What publishers should do about it
While addressing these issues may stem the tide of ad block adoption, a significant challenge is how publishers should deal with consumers who have already installed an ad blocker. Some opt for blocking those who block or demanding to be whitelisted, but that can create an adversarial relationship with customers, which is clearly not desirable.
One answer the New York Times has found is circumventing the traditional digital advertising experience by employing branded content. In a speech to the IAB Ad Blocking Summit earlier this month, Thompson implored publishers to be more creative when it comes to ads, citing branded content as a means to generate ad revenue. While Thompson notes possible negative connotations that come with this approach, he believes that when done right, media brands can offer quality content and generate revenue from it.
“For us, branded content does not mean fake journalism trying to pass itself off as genuine newsroom output. It’s work like the animated virtual reality film we made for GE for the launch of our VR app and the distribution of a million Google cardboards. High quality content well worth consuming in its own right,” said Thompson.
Slate’s Stern says it shouldn’t be about blaming the victim either. His company understands that people using ad blockers have genuine issues with ads, so his publication is not ready to start blocking readers who use them. “We believe that visitors with ad blockers have very legitimate concerns, and we’re trying to address them. We’ve stopped delivering interstitial advertising and we’ve improved page performance. We’re working on consolidating or removing many of the third party scripts on our pages,” Stern said.
Instead of “punishing readers,” Stern says Slate is working hard to convince those with ad blockers to move to the site’s premium ad-free service Slate Plus. They also prompt those that aren’t willing to ante up for a premium experience to disable their ad blockers on the site—and point out the steps the site is taking to improve their experience, while providing the articles they are there to read.
Other sites aren’t sticking with the nice guy approach, however. After trying polite messages, Digiday reports that The Guardian has decided to try tougher messaging to those who block ads to see if that helps reduce its use. The fact is everyone is feeling their way here.
Understanding your mission
It might seem obvious to anyone in the industry, but part of the problem could be a disconnect between the purpose of the ads—to help pay for the creation and distribution of the content—and people turning on ad blockers. As Stern pointed out: It’s about the experience. Ads slow down page loads, something users generally don’t like at all (particularly on mobile). For others it’s the privacy issue. But whatever the reason, an important component is finding a way to reach your audience and making them understand this is how you pay for producing the content they want to consume.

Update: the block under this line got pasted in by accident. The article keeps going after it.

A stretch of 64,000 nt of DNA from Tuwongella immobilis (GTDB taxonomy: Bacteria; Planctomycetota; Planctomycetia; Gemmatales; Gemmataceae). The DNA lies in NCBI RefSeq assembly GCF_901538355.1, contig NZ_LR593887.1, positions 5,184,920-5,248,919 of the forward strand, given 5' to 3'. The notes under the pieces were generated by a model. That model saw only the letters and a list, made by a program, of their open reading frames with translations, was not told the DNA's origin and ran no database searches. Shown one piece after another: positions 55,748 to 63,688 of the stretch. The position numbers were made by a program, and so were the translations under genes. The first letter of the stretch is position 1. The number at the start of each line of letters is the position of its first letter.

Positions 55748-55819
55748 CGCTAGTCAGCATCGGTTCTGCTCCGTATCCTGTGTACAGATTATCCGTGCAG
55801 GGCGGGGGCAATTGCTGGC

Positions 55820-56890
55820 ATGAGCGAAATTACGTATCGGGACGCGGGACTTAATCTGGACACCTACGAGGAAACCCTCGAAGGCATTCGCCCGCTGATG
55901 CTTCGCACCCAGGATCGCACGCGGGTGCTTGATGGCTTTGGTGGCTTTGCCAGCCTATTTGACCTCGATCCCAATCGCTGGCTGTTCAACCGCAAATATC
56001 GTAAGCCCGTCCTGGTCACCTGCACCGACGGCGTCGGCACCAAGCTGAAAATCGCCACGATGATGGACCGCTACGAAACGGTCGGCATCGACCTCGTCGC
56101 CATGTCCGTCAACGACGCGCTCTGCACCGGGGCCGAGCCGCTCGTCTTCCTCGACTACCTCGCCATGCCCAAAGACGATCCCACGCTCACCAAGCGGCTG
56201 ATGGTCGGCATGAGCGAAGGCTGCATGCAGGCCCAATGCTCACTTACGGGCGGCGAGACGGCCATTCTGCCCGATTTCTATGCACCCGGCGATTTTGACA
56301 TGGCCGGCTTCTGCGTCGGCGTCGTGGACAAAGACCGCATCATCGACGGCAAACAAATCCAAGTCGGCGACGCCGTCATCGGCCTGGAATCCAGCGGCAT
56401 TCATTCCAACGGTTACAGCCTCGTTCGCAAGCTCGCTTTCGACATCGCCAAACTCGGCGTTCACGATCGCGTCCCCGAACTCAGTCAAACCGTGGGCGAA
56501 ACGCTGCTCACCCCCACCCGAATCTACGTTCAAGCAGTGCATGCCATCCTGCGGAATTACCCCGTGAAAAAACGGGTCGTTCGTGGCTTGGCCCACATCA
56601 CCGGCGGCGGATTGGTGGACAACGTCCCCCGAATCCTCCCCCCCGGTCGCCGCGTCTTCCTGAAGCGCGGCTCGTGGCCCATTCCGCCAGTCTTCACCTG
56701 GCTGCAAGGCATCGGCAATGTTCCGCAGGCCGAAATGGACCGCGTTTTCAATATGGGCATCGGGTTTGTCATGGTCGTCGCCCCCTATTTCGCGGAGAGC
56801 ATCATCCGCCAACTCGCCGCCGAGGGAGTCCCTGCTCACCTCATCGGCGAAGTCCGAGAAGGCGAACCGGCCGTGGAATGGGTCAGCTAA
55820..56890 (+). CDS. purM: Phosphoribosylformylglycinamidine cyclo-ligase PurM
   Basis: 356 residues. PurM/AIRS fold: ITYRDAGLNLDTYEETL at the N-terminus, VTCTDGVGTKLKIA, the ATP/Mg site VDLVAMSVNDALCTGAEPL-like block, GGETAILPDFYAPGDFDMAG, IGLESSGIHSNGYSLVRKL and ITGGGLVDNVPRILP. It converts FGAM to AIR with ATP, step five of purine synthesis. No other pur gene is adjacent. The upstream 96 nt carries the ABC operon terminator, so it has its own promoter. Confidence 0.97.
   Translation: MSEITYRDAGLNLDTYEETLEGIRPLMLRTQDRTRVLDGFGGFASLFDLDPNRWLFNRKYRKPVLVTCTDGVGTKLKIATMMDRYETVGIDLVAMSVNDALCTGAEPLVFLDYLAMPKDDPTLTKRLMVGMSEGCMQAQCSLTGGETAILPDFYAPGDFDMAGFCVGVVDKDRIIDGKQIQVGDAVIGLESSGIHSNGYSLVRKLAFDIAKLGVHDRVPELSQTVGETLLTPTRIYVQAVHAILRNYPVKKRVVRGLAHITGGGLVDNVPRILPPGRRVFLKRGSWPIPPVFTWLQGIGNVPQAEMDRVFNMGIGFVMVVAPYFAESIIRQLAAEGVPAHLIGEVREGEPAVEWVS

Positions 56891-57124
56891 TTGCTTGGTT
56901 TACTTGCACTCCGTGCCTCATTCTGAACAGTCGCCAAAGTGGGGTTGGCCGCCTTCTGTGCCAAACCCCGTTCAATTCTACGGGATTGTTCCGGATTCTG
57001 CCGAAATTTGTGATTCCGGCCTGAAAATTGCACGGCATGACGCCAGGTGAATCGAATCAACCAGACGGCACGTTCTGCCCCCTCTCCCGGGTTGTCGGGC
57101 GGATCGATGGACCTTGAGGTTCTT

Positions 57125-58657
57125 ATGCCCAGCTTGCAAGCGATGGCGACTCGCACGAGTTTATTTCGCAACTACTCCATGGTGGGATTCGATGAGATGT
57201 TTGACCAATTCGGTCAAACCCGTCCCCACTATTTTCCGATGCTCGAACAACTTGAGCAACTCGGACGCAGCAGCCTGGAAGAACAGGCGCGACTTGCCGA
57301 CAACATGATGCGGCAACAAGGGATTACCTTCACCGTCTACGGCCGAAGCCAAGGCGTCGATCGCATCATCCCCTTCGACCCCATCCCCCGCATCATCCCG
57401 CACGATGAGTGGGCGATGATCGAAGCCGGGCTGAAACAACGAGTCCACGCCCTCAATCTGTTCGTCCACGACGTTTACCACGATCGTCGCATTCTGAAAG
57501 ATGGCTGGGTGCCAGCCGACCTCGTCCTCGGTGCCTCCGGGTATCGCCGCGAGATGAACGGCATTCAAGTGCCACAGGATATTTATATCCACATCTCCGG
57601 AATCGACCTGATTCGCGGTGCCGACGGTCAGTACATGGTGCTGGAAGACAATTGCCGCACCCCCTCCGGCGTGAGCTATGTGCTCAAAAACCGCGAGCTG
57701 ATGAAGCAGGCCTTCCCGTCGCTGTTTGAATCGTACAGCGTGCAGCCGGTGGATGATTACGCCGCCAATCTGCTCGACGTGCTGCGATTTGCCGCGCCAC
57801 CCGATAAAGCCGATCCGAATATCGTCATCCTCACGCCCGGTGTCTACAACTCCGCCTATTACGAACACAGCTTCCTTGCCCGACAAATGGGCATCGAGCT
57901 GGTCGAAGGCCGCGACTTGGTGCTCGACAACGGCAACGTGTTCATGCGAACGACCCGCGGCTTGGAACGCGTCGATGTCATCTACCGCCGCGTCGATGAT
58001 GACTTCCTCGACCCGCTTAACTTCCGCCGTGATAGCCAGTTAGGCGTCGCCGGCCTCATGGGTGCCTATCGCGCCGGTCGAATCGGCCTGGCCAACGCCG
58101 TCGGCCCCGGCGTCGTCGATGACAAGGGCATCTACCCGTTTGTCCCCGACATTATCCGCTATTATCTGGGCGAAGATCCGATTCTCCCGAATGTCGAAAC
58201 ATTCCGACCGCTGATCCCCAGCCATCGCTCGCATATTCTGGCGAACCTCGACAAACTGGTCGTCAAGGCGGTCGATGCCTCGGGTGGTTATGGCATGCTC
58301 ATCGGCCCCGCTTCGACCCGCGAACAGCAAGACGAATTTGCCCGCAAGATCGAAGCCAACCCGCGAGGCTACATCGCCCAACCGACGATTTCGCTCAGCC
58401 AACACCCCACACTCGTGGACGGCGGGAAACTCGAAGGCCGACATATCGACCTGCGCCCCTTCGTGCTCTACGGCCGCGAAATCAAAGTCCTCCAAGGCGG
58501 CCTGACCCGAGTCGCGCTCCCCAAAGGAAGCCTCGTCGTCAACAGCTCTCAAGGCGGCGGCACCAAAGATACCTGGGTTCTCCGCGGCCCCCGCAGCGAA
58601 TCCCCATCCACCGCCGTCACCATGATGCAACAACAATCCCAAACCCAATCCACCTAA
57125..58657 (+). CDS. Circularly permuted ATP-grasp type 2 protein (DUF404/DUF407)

“If you consume great journalism without making any contribution towards paying for the journalists and the editors and photographers and videographers and graphics artists and engineers, and if enough people follow your example, that journalism will either be diluted or restricted to the relatively small number of people who have the willingness and ability to buy a subscription,” the NYT’s Thompson said.
Slate’s Stern isn’t naive enough to believe that a majority of readers—many raised on a steady diet of free content—are going to suddenly see the light and shut off their ad blockers. However, he does think that some will if they can see that connection between the ad dollar and the article they’re reading.
Ultimately publishers have to find ways of monetizing the content that move beyond the traditional notion of online advertising as we have known it. This means experimenting with alternative approaches such as creative branded content. And even as publishers look for ways to improve the advertising experience, they need to do a much better job of educating readers that you can’t deliver good content for free without some sort of underlying revenue source to fund it.